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7 Most Common Workers’ Comp Accidents and How to Deal with Them

most common work accidents

Did you know that there were almost 3 million injuries and illnesses in the workplace last year?

Luckily, this statistic applies to injuries and illnesses that were non-fatal. It’s always important to have worker’s comp doctors on hand to make sure non-fatal injuries stay that way. Injuries should be treated with the utmost care so that an employee is able to return to work as soon as possible.

While an employer can do everything in their power and more to prevent work accident injuries, they can still occur at almost any time.

Keep reading to learn about the 7 most common workplace accidents and how to deal with them?

1. Struck by Falling Objects

When at a construction site, for example, employees have bigger concerns than if it rained cats and dogs. It’s possible that tools, stones, and other heavy objects can fall from the sky and seriously hurt one of your employees.

Hard hats are always a necessity and a requirement but they aren’t impervious to everything. If an object with a lot of weight and speed hits an employee’s head, it can still cause a concussion or worse. Not to mention, shoulders, arms, and feet can also be targeted by falling objects.

Of course, it doesn’t have to be a construction site for employees to be put at risk. Warehouses are filled with stacked objects waiting to fall. Even an office workplace has cupboards full of plates, cups, and more, all of which can do damage depending on the circumstances.

When work accident doctors are presented with a patient who has been injured by a falling object, they’ll need to diagnose it by using an MRI, CT, or x-ray scan. Depending on the severity of the injury, the employee might need pain management and physical therapy.

2. Slips and Falls

Your employees don’t have to work in a skating rink for them to slip and fall.

This common injury can occur on any slippery surface, whether it’s a spilled drink in the office breakroom, a puddle outside the warehouse, or something else.

After a work accident doctor has determined the severity of a slip and fall injury using diagnostic tools, they may need to immobilize the damaged area.

In other words, a sprained ankle would require a knee brace so that ligaments and tendons are kept in place.

3. Whiplash Injuries

A whiplash injury can occur if an employee is driving a vehicle, such as a forklift or a truck, and gets into an accident.

Whiplash injuries can involve damage to the neck, head, and even the brain.

In order to minimize the injuries that an employee might sustain in a collisional accident, they should always wear their seatbelt and practice diligent driving habits, such as checking rearview mirrors and using turn signals when appropriate.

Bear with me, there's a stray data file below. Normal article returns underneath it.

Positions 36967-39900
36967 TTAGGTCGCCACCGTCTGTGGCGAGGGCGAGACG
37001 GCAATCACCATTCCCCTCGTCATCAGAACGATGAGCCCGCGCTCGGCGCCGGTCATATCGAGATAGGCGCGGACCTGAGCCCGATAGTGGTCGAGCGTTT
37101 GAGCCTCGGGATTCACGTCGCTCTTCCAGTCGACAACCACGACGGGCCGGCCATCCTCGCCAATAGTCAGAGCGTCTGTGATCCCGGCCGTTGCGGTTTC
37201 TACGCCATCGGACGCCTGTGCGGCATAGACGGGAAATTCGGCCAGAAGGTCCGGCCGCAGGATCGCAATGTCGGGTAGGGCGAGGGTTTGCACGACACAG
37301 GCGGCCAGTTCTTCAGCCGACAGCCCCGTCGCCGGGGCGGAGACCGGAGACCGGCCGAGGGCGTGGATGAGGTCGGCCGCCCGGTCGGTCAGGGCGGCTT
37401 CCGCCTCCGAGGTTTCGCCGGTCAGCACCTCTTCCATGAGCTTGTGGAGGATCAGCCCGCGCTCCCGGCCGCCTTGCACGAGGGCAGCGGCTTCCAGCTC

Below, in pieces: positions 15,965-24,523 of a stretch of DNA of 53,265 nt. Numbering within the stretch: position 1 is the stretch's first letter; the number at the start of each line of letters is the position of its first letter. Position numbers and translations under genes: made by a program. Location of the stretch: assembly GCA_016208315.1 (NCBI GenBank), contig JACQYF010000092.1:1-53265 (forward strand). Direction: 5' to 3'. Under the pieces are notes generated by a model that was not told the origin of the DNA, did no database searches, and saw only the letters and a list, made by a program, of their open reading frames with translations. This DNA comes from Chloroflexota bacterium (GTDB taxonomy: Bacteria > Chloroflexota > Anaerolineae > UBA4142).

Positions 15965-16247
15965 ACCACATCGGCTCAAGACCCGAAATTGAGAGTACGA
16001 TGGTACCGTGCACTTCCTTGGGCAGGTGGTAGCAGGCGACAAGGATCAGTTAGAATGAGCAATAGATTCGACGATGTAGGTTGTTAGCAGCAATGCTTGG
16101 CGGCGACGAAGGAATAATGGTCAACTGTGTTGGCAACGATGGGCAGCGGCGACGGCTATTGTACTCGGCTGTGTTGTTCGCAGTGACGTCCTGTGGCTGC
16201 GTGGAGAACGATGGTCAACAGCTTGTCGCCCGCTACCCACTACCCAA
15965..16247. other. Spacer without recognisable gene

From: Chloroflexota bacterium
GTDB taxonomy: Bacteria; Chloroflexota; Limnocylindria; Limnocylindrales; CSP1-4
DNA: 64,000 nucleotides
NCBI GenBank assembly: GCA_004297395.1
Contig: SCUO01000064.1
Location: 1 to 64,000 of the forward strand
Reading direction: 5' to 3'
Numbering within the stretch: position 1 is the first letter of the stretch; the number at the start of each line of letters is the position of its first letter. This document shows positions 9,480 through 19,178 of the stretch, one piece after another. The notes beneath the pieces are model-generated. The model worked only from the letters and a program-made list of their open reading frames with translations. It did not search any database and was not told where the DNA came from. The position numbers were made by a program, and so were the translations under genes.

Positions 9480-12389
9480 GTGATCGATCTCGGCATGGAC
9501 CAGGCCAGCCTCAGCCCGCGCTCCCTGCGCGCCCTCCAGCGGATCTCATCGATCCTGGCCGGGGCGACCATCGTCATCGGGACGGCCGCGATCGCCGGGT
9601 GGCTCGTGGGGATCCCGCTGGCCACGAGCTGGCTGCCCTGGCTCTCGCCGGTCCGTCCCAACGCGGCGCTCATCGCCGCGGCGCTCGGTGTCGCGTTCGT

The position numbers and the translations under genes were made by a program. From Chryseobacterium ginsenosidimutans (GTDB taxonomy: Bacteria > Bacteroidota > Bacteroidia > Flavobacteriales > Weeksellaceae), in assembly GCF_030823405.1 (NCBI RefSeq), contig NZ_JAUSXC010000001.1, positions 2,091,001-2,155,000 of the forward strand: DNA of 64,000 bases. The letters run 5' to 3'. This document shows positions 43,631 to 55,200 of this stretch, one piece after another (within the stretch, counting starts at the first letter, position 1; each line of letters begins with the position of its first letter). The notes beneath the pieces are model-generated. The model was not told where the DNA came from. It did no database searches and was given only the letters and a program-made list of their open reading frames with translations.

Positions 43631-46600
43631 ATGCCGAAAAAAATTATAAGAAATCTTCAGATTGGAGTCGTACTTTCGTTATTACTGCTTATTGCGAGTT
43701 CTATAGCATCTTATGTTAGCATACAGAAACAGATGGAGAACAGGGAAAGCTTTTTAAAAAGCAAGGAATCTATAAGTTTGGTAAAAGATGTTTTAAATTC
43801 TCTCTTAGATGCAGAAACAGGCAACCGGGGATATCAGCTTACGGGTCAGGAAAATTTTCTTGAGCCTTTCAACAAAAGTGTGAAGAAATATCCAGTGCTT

Whiplash injuries might have to be treated by immobilizing the neck in a brace as well as with regular sessions of physical therapy.

4. Industrial Deafness

Industrial deafness is a gradual injury to the inner ears that comes from the presence of very loud noises.

Certain factory machines and construction equipment can be a hazard to your employee’s ears.

It’s best to take preventative measures from the beginning by providing your workers with ear protection, such as earplugs or over-the-ear noise-canceling headphones.

A worker’s comp doctor can diagnose hearing loss by performing auditory tests. In certain cases, a hearing aid might be required.

5. Repetitive Strain Injuries

Repetitive strain injury (RSI) is another type of injury that is gradual. It comes from doing the same action again and again for a prolonged period of time, causing damage to the tendons and muscles.

However, just like with industrial deafness, you can take measures to prevent it from happening.

Employees should be instructed to take regular, short breaks during work and they should also be given ergonomic equipment to minimize strain and discomfort.

Depending on the severity, RSI might need to be treated with pain management and physical therapy.

6. Lacerations

Employees can suffer one or more lacerations through a variety of different ways, including when they use tools like a pair of scissors or a power saw.

Many of these types of lacerations can be prevented by giving each employee the proper training for each tool. Employees should also wear the appropriate safety equipment, including gloves and boots.

However, accidents do happen, so if an employee ends up with a laceration, stitches will most likely be required.

7. Physical Fights Between Employees

Did you know that there are 2 million cases of workplace assaults or threats every year?

It’s a shocking statistic but it’s important to keep it in mind. Workplace violence can be prevented by increasing teamwork and bonding. Differences can also be resolved in a calm and mediated environment.

In the event of a physical fight between your employees, you might have two or more workers with any number of different injuries, including concussions, sprained muscles, and lacerations.

The extent of the injuries would need to be determined by a worker’s comp doctor who can then outline the best course of treatment.

Ready to Treat the Most Common Work Accidents?

Now that you know about the 7 most common workers’ comp accidents and how to deal with them, you can be ready if and when an unfortunate accident occurs. Just because accidents are a part of life, it doesn’t mean that they have to ruin lives.

We list the best workers’ comp doctors around. From orthopedists and neurologists to chiropractors and physical therapists, our experts can make sure that your injured employees are healed as quickly and as effectively as possible.

Get help now, call 1-800-897-8440 to find highly-rated workers’ compensation doctors near you. We’re always happy to help!


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